Feds, Assembly of First Nations move forward on reforming process to resolve historical grievances | CBC News
The Assembly of First Nations (AFN) and the federal government are moving forward with steps to improve how historical grievances are resolved.
A working group launched earlier this month to develop options for consideration by the federal cabinet to reform the process, including addressing the government’s conflict of interest in the management of specific claims by establishing a consensus-based independent centre to review claims.
“The immediate need is to remedy that, is to create an independent process that is completely separate from the federal government,” said AFN Nova Scotia/Newfoundland Regional Chief Paul Prosper.
“The work has only begun and there are still some tough discussions ahead of us.”
Centre won’t replace specific claims tribunal
Specific claims deal with breaches of the Crown’s legal obligations relating to treaties, the administration of lands and resources, and First Nations trusts. Currently, there are 318 specific claims in active negotiation and 173 still under assessment.
The Specific Claims Tribunal, an independent adjudicative body aimed at accelerating the resolution of claims, was established in 2008 as a part of the federal government’s Justice at Last policy and joint initiative with the Assembly of First Nations.
It’s used when claims have not been accepted for negotiation within three years, or could not be resolved through a negotiated settlement within three years. However, the tribunal or the commission currently has a cap of rewarding a $150 million in compensation for claims.
Prosper said while there have been improvements made over the years to the specific claims process, there still exists a significant involvement from the federal government when it comes to the management and funding of research into claims.
The centre wouldn’t replace the tribunal, he said, but rather be a preliminary process used to help administer the management of claims.
First Nations have long advocated for an independent process, as the federal government is the defendant in claims yet controls funding, the review and acceptance of claims, and access to negotiations and evidence.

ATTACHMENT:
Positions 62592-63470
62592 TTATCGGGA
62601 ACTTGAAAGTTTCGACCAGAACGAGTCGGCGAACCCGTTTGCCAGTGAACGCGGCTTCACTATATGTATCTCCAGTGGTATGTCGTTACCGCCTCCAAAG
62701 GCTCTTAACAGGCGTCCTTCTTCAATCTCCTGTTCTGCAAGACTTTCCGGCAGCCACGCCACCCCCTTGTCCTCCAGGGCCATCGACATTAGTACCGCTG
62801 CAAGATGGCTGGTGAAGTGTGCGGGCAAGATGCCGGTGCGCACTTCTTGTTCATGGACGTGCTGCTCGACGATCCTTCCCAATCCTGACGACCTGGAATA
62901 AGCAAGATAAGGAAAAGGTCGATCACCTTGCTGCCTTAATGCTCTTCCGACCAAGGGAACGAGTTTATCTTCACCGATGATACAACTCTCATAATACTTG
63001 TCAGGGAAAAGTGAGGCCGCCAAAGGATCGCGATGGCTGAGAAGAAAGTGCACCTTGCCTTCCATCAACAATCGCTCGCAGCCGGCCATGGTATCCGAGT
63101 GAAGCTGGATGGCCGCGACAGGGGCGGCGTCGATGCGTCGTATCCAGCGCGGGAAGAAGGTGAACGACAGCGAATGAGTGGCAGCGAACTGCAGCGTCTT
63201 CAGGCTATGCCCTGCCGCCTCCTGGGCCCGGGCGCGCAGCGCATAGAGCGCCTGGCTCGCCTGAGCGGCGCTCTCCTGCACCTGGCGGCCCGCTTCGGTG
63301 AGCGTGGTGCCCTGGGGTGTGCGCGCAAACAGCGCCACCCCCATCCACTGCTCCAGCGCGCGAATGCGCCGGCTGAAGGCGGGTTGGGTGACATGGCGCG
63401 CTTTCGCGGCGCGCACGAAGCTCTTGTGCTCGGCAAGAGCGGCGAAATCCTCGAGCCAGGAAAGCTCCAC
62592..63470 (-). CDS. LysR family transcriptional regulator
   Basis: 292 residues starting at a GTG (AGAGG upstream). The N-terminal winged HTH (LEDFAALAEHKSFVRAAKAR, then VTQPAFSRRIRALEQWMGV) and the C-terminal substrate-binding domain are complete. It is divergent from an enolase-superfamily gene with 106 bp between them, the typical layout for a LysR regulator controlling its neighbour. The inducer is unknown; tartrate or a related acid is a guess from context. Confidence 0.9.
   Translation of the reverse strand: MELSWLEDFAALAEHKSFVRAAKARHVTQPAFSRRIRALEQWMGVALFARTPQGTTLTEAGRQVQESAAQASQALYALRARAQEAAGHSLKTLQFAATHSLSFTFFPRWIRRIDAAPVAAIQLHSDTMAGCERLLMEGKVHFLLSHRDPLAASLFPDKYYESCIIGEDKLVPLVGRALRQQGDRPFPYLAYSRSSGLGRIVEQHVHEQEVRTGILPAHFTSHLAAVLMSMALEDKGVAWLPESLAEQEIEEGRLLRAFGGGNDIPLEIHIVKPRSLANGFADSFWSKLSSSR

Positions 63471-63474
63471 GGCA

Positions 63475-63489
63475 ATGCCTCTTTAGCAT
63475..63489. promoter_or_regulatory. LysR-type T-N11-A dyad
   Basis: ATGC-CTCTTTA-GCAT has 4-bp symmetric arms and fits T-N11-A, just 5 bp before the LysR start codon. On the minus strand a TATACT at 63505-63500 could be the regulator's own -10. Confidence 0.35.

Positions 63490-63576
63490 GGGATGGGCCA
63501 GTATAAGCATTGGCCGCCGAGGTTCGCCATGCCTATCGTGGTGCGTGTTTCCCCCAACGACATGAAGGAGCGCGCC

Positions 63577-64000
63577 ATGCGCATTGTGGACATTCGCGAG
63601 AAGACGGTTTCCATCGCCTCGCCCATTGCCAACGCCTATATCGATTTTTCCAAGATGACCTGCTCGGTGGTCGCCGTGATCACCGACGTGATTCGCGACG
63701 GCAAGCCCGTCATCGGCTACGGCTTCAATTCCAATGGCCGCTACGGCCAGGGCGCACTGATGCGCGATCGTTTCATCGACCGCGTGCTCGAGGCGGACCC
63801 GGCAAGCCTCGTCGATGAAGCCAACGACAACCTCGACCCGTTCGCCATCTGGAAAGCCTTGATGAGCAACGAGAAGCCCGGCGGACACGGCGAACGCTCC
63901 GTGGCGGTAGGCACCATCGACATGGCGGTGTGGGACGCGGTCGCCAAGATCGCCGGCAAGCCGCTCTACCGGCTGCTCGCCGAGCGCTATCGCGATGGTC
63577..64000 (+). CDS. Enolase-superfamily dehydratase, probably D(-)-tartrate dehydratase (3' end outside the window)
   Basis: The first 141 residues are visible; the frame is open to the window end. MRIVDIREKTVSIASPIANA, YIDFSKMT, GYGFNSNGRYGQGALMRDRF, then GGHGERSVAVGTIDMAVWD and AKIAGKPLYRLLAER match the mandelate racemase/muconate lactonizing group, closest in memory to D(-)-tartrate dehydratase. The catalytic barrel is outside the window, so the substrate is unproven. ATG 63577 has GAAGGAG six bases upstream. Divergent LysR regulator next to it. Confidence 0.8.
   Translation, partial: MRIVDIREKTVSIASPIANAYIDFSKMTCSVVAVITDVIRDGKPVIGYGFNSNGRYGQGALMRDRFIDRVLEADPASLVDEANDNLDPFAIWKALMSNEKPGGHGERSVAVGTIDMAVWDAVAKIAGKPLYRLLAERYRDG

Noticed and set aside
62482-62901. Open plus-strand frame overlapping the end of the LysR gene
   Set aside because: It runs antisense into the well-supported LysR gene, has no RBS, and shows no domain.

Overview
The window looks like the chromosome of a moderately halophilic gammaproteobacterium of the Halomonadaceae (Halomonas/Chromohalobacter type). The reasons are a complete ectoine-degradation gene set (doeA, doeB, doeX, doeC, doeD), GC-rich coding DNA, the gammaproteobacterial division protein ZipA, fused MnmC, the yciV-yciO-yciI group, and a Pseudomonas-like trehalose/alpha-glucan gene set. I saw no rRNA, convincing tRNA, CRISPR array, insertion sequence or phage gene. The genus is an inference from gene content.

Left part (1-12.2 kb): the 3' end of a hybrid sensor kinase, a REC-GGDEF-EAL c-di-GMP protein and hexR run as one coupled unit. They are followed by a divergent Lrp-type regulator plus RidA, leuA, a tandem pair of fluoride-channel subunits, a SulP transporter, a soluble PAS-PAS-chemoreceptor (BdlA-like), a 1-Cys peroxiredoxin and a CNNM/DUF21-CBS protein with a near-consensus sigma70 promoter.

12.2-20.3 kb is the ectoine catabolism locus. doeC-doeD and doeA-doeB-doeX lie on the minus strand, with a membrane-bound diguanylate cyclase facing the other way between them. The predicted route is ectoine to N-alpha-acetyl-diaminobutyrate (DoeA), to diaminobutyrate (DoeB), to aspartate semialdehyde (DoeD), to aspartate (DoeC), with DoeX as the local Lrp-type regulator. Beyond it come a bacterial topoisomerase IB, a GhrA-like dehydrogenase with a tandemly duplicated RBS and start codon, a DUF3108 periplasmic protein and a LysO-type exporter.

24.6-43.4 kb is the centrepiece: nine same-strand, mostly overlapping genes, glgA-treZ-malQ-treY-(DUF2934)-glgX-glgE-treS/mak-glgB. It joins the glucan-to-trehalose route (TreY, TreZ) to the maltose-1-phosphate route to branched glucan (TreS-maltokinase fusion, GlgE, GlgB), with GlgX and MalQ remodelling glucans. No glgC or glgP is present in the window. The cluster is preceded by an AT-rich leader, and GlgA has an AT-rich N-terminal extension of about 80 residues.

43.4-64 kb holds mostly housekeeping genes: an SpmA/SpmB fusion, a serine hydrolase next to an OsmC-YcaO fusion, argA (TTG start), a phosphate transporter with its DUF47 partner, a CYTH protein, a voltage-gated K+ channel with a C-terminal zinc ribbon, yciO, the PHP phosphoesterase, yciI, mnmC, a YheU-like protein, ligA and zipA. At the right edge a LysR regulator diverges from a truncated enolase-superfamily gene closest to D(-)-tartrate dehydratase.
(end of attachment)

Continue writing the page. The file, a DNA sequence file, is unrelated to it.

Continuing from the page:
“They are the judge, jury and executioner,” said Ratitsénhaienhs (Chief) Mike Delisle Jr., from Kahnawake, south of Montreal.
“For Justice Canada to be the go-to in terms of validating whether the claim is legitimate or not is obviously a conflict of interest.”
Delisle worked on the Mohawk Council of Kahnawake’s 300-plus year-old land grievance of the Seigneury of Sault St. Louis for over two decades. The federal government agreed to negotiate the grievance under Canada’s Specifics Claims process in 2003 but there’s been little progress in recent years.
Delisle said he’d like to see a more streamlined process that moves at an “adequate” pace including one that prioritizes the return of land.
“Whether it’s the existing land or is continuing interest in land, whether it’s a replacement land, there’s lots of options,” Delisle said.
“But these things need to be on the table for us to be able to discuss versus them putting up their hand saying ‘Sorry, doesn’t fit within policy.'”
48 claims settled so far this year
The working group is aiming to present reform options to the federal cabinet by the winter of 2024.
Minister of Crown-Indigenous Relations Marc Miller said in the interim, the government is accelerating the current specific claims process.
“We are headed towards a record year in settlement this year both in number and size,” he said.
“But again, it isn’t fast enough given the volume that’s out there and and given the increase in claims that we see.”
Between Jan. 1 and Nov. 14 of this year, 48 claims have been settled for a total of $2,221,525,035. That includes a $1.3 billion land claim settlement with Siksika Nation in June.
Miller said the government is also open to resolving claims with a better process of returning land.
Recent settlement agreements have included a component where communities have the option to re-acquire land on a buyer/willing-seller basis through the additions-to-reserve process.
While there have been instances of successes, Miller said they are few and far between.
“Land back means different things to different people. The worst way to do land back is through the current way that we’re doing it, which is the additions-to-reserve process,” he said.
“Land is a scarcity and it is at the core of Indigenous identity and is something that we really need to address in a better way.”
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